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Replacing Ideal Standard Turbo Boiler

Discussion in 'Plumbing and Central Heating' started by markocosic, 4 Jan 2008.

  1. markocosic


    10 Nov 2007
    Thanks Received:
    United Kingdom

    I'm trying to scope out what needs to be done to replace an "Ideal Standard Turbo 2" boiler/central heating gubbins and would like some help from the knowledgeable folks - I've yet to find a plumber or heating tech in this area (Pembrokeshire) that's any good... :confused:

    First the existing bits. Diagrams here: (the thing I labelled a pressure relief valve may in fact be an auto air vent - not really sure - else it should be accurate)

    Apart from the outside taps and heating system fill hose, all the water runs through a 2.1 bar regulator. Hot water system is sealed, unvented, and also runs at 2.1bar.

    It's all heated by gas, using a 12kW non-combi condensing boiler. This is plenty adequate for our needs in terms of size, but the boiler was a heap of junk from new reliability-wise (averaging a breakdown every two years :rolleyes: ) and now the main heat exchanger widget (hulking great block of alloy) inside it has corroded through and leaks so it desparately needs replacing.

    There are photographs of the present installation here. The plumber who did it had never installed a pressurised hot water system or condensing boiler before he went on a course to do this one - and it shows... :LOL:

    The gas supply is from this meter, and is 18m of 22mm pipe with four 90 deg elbows.

    Problems with the present setup:
    *It's in the kitchen. I'd like to put the replacement in the airing cupboard. Space available is 700 high, 800 wide, 530 deep. More height available (350mm) by moving the blue pressure sphere, but bonus for avoiding doing this!
    *There's no master thermostat (rads have thermostatic ones), and putting one somewhere useful would be a wiring nightmare. A wireless master stat would be super/worth 250 quid in faffing avoidance.
    *It's really noisy, and always has been. (no kettling/clanking just fan noise/panels vibrating) Ideally the new one would be quieter than the dishwasher (46dB)
    *It has far too many controls for she who must be obeyed to fiddle with. Ideally a new one would have an on switch, a hot water temp dial, and a master stat... :oops:
    *The boiler was patently not fit for purpose (it has required more than an annual clean/service over the past 20 years) but the manufacturer accepts zero responsibility for this. I'd like a new one that is fit for purpose, and it cannot be an Ideal Standard boiler regardless of apparent suitability...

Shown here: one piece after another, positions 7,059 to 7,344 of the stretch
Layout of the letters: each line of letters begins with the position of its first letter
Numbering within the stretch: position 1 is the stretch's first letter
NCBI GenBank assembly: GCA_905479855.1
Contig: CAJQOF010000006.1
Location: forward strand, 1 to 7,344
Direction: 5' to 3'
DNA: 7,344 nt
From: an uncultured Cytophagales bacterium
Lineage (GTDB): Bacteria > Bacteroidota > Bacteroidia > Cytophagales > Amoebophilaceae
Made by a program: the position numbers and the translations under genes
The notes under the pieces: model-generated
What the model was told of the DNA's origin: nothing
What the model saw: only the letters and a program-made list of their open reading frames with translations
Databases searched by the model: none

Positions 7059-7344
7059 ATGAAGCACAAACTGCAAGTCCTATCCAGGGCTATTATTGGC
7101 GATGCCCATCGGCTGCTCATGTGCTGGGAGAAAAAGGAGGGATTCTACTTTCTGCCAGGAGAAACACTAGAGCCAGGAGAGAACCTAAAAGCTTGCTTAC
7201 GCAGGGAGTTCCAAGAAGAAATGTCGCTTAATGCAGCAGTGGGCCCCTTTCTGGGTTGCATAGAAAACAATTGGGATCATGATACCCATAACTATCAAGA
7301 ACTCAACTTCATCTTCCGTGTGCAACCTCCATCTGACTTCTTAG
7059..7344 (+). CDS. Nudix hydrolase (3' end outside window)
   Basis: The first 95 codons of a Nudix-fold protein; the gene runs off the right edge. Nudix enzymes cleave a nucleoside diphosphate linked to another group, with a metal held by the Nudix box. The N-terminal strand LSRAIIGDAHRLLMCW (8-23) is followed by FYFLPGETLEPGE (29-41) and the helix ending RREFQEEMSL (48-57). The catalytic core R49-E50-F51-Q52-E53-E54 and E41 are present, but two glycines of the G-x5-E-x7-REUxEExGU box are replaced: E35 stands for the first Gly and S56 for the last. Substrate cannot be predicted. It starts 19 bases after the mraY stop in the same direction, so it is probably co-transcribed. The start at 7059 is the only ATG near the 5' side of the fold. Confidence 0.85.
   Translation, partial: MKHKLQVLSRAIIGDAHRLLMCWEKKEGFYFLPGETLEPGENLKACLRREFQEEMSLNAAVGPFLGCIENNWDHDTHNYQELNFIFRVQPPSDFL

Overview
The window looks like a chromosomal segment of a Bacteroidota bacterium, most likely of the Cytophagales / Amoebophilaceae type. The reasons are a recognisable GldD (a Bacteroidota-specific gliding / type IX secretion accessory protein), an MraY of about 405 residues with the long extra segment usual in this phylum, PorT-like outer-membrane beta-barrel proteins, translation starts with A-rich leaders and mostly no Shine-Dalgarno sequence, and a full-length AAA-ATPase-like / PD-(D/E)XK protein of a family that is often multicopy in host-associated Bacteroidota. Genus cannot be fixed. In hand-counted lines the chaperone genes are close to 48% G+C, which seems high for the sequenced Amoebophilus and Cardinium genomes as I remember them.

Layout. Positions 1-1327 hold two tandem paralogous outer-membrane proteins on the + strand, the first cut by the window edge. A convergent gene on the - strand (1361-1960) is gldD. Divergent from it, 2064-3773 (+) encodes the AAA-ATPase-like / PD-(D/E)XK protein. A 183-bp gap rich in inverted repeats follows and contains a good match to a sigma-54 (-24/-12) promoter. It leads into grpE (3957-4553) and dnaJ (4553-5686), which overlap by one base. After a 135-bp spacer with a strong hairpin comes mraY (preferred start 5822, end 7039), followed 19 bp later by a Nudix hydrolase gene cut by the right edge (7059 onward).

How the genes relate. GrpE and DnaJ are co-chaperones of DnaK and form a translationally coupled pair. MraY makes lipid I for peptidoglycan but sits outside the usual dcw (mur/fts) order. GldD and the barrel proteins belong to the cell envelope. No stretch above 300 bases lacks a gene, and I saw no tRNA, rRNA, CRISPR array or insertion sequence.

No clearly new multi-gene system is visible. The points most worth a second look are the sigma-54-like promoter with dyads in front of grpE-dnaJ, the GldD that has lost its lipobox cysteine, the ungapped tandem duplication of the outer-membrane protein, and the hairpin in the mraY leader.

Other notes:
    Flue and condensate drain go straight out through the wall behind. Gas inlet from bottom or LHS is good. Water connections from bottom or RHS are good.

    I don't know what the system volume is (for pressure sphere/expansion purposes) at the minute - any easy way to estimate it?

    What boiler/heating system would you recommend?

    Should we try to fit something like this:
    ditching all the old control systems/valves/masses of odd pipes

    Or do something totally different and say ditch the whole lot, reclaim the airing cupboard space as worktop and fit some monstrous combi affair underneath?

    Which manufacturers would you "fit and forget" aside from servicing?/Who are the Miele of boilers?

    Cheers for you patience if you've got this far!
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  3. NevG


    15 Feb 2008
    Thanks Received:
    United Kingdom
    I have been planning to replace my old turbo2, 24kw, and I reckon the Viessmann boilers with stainless exchangers are best for reliability.- others may know better, but a 5 year guarantee is a good start.

    10 rooms with 5 zones each independantly controlled with timer stats in each zone & motorised valves.
    When room goes cold the stat opens the zone valve, and the "end switch" on the valve makes contact.
    All the end switches are linked in parallel, and the 2 core wire goes back to the boiler. Therefore any zone that opens also triggers the boiler as needed.

    Basically this is extra efficient as it only heats the rooms I need when I need them, as each zone is timed to suit.

    Always remember to have the minimum loading & flow - I use hall, stairs, landing & bathroom as the "shunt" which never closes, and these heat up regardless of which other zone is demanding heat.

    It is now not necessary to have such complex controllers - just rad stats and simple zones, as I believe the new condensing boilers are "modulating" and reduce heat output as the return water temp rises, thus using less gas.

    I have 16 rads on my system, some double 5ft.
    I also have fitted a "return water temp stat" to prevent cycling, but new boilers have this included.
    Best of luck
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